For a $199 monitor the 13% tax plus the $11.00 recycling fee comes to $236.

I am just assuming the recycling tax will be $11 because that is what I had to pay for the $329 27" monitor. I don't know if it will be exactly proportion to the price or not. I just guessed $11 since that is what I paid for the $329 monitor. I just thought I should explain that.

If it is proportional and cost me $11 on a $327 product, it will be $6.65 on a $199 monitor.

I want to thank everyone for their replies. You people have provided me with some truly excellent information and I am grateful. I will leave this thread open for another 2 days in case anyone has anything more to add. But then I will mark as Solved.

Thank you all very much again.

Last edited by Wallenberg; 02-Jul-2012 at 11:01 PM..
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02-Jul-2012, 11:27 PM #8
If you really want to see a lot at the same time and have the room and the right controller card, you can expand your Windows desktop across two side by side monitors.

Oh, I am a "he".
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03-Jul-2012, 06:55 AM #9
Quote:
Originally Posted by cwwozniak View Post
If you really want to see a lot at the same time and have the room and the right controller card, you can expand your Windows desktop across two side by side monitors.

Oh, I am a "he".


Thanks Chuck. I should tell you that I bought an advanced graphics card so that I could use an HDMI cable and connect my PC to my TV.

When I did that, I tried several different techniques - including placing two monitors side-by-side.

But, I had a problem with that because there was a significant gap between the two monitors along the horizontal axis. That is there was about six inches between the end of the image on the right hand side of the first monitor and the beginning of the image on the left hand side of the second monitor. That was a result of the physical bars surrounding the images and so far as I can see, that problem can never be eliminated. Can it?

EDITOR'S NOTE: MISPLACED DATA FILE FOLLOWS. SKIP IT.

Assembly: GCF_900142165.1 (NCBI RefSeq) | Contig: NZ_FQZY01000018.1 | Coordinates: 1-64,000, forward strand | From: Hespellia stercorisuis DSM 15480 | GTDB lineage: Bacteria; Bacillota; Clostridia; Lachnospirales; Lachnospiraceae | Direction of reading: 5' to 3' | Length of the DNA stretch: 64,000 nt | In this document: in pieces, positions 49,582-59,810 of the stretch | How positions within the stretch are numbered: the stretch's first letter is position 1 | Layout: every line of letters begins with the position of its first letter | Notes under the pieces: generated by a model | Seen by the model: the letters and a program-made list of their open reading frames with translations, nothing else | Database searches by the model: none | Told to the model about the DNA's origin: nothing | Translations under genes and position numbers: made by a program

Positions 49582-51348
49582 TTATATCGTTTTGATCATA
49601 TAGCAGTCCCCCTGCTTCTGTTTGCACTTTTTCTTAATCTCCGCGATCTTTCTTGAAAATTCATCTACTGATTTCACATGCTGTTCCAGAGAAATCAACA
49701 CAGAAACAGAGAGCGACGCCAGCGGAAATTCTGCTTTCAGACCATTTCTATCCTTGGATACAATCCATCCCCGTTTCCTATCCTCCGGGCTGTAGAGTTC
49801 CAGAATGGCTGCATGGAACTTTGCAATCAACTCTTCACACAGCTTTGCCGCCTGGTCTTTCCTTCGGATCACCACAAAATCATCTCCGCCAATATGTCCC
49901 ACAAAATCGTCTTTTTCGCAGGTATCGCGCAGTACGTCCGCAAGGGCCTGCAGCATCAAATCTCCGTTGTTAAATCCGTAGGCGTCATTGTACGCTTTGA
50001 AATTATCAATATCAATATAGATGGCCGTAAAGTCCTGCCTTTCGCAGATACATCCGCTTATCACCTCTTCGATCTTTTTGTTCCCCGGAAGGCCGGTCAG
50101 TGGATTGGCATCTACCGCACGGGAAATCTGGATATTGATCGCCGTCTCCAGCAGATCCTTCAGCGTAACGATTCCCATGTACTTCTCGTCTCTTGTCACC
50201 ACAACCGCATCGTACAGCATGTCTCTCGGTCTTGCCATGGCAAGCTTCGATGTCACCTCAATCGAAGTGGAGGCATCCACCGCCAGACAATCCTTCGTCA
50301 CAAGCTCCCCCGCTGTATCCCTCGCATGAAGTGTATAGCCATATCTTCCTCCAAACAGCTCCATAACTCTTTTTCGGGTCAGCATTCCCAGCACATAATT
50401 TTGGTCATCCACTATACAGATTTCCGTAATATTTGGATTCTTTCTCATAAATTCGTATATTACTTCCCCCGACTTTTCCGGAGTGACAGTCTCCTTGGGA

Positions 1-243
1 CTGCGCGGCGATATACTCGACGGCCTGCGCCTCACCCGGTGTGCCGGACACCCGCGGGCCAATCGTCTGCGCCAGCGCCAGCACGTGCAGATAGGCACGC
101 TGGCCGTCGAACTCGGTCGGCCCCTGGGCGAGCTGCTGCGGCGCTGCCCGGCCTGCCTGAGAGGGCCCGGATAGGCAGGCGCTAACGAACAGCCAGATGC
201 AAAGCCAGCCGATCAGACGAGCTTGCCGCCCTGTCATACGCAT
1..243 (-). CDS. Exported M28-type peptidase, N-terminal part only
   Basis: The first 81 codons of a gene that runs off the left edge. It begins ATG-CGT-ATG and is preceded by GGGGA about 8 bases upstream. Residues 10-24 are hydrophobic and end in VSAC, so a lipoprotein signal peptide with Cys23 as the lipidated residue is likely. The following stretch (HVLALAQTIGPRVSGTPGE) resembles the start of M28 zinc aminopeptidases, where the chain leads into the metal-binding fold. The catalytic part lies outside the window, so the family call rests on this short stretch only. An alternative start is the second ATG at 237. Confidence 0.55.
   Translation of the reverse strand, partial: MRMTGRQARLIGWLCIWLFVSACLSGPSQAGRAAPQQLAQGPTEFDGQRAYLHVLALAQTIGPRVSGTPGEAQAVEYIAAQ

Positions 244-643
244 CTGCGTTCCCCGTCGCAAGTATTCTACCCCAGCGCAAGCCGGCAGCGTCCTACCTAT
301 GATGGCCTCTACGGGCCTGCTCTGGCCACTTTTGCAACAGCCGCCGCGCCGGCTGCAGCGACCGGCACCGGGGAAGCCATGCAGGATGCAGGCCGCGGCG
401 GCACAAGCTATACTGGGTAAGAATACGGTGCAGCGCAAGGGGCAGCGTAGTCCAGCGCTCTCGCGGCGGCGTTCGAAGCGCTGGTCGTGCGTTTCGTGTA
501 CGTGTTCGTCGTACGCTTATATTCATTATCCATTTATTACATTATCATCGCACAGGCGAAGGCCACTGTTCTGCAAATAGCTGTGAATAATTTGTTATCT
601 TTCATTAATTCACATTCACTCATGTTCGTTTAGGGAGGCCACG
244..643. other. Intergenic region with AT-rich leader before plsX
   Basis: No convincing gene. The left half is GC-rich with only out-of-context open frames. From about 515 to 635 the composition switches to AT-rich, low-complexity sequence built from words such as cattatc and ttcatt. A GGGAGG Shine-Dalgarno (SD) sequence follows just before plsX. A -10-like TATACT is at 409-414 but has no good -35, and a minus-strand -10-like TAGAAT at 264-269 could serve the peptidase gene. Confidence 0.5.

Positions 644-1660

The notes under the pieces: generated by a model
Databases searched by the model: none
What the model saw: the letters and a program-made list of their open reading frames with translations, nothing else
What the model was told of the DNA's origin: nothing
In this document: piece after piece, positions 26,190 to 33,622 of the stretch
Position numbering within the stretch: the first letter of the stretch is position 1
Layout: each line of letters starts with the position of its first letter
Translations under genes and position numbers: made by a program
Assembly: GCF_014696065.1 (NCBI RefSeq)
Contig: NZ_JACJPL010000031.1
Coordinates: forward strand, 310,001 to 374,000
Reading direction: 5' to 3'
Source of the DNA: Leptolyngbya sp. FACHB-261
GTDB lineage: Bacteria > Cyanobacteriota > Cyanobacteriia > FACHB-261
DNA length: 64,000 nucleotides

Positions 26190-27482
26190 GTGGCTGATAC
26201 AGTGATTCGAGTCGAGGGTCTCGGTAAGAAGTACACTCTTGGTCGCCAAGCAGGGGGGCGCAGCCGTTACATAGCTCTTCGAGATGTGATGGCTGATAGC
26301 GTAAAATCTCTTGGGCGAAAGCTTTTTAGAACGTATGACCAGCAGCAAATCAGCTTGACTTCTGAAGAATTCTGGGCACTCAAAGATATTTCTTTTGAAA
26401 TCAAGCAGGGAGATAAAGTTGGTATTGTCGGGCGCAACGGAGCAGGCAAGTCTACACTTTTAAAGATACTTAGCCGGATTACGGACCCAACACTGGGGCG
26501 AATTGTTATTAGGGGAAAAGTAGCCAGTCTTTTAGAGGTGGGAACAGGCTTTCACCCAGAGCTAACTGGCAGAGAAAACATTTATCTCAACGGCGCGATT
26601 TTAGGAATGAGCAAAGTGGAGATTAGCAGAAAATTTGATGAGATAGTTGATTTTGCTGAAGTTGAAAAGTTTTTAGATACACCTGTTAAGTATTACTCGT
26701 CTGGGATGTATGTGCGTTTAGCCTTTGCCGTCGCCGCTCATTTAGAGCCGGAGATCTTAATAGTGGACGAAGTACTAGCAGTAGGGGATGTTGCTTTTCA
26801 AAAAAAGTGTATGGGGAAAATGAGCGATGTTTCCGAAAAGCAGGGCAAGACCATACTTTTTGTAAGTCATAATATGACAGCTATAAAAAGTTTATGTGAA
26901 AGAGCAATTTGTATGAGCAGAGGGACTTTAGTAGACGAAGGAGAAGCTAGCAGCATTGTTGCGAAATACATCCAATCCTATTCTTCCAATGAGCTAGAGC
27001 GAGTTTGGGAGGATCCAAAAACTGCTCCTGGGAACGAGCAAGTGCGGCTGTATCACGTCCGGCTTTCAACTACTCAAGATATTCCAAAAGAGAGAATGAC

Besides, that technique may have expanded the horizontal axis. But it didn't do anything to expand the vertical. What do you do about the vertical? I checked and this technique applies to putting two monitors together - side by side. But, there was just no technique for placing two monitors together - one on top of the other.

Also, to work best, you need two monitors that are both exactly the same size and have very little separation between them. I seem to remember that separation was a very unpleasant aspect of using two monitors side-by-side. There was at least six inches separating the two images on the horizontal axis. Have you ever found any way to eliminate that separation?

Do you use that technique on a regular basis?
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03-Jul-2012, 07:16 AM #10
I just tried to use my HDMI cable again to check the quality of the image and I found out two things:

1) The only resolution that seems to work at all on my TV is 1680 x 1080 and not 1920 x 1080 as I previously recalled.

2) At that resolution, the image of text displayed by my editor is not at all clear and crisp. It is very difficult to read from anything further away than about 3 feet.

But a large part of that is due to the fact that my TV has become a little damaged and parts of the screen contain dark areas that are very difficult to see.

I'm wondering if a new TV (I currently use a Sony 32" TV) might resolve these problems. Even a new TV at the same size might be a huge improvement. But a 38" or 40" TV would probably be even better.

The cost of a new TV would be close to the cost of a new monitor and maybe if I got a new 38" or 40" TV, that might solve both problems at the same time.

I see a new 38" TV for sale for around $300. Compare that to a new 27" monitor which is $200.

I'm thinking it may be worth paying the extra money because then I will be able to get rid of the damaged TV I currently use and also be able to use that new TV as a monitor for my PC as well as a normal TV.

What do you think?
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03-Jul-2012, 08:51 AM #11
I can use either d-sub or hdmi with my bravia, you can convert dvi to either hdmi or d-sub
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03-Jul-2012, 08:48 PM #12